Churches Decide to Take on a Weighty Problem; African-American Congregations Having Contest

By Strickland, Sandy | The Florida Times Union, April 3, 2004 | Go to article overview

Churches Decide to Take on a Weighty Problem; African-American Congregations Having Contest


Strickland, Sandy, The Florida Times Union


Byline: Sandy Strickland, Staff writer

It's a friendly competition with weighty consequences -- literally.

Twenty-six African-American churches from across Jacksonville have declared war on obesity by staging a contest to see whose members can shed the most pounds.

The winning pastor gets a free five-day cruise for two to the Caribbean.

The Rev. Mark Griffin, pastor of Wayman Chapel AME Church in the San Jose area, said he has long been concerned about the health of African-Americans.

"We preach from our pulpits about spiritual life, but we also need to preach about the health of our physical bodies," Griffin said.

So, he decided to challenge pastors in the African-American community to encourage their members to lose weight, practice good eating habits and exercise, he said. African-Americans are being targeted because they have a higher rate of hypertension, coronary heart disease, diabetes and other diseases associated with obesity, he said. Statistics also show their life expectancy is three years less than the average for whites.

Participants can learn about the campaign at a seminar at 10 a.m. today at Mount Vernon Missionary Baptist Church, 1462 Price St. They can register through Friday, April 30, and the contest will end at the end of July.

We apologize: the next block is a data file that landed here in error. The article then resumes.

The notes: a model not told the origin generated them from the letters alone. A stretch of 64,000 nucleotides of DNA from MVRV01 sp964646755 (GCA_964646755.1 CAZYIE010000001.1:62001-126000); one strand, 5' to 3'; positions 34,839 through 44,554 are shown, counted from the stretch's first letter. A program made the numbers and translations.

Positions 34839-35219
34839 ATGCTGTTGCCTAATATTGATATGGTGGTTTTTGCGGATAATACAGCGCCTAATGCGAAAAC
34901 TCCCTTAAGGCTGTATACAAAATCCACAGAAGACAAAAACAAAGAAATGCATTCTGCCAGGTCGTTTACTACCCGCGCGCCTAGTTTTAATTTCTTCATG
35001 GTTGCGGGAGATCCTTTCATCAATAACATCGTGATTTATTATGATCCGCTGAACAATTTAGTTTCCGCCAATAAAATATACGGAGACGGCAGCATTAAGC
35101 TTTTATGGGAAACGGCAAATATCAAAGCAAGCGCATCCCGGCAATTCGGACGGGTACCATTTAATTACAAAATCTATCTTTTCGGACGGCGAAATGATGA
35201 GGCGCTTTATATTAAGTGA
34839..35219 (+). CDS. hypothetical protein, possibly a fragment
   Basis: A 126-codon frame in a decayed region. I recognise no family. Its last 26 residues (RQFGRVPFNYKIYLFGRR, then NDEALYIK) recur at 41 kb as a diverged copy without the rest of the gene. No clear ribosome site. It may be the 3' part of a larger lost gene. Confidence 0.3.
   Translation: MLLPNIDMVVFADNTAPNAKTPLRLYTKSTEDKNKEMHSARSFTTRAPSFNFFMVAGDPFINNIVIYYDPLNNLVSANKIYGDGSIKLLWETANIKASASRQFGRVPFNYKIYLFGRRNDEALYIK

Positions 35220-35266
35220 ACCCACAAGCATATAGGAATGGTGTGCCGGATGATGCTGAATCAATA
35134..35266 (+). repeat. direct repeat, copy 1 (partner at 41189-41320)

The campaign will be conducted over a 12-week period starting from a participant's registration date. It's being done in partnership with the Nirvana Clinic, a medical weight loss spa with offices on Baymeadows Road, San Juan Avenue and Lem Turner Road. The spa is conducting two free seminars to teach participants how to lose the weight and keep it off, said Wille Andre, the clinic's owner and a physician's assistant.

"We will give them a free diet plan, but they can lose the weight any healthy way they choose," Andre said. "They just can't stop eating."

Each church will have a coordinator who will take participants' weight, waist circumference, blood pressure and pulse each week. If participants have a condition such as diabetes, they will be asked about their blood sugar. If they prefer, they can be monitored at the clinic for a fee, Andre said.

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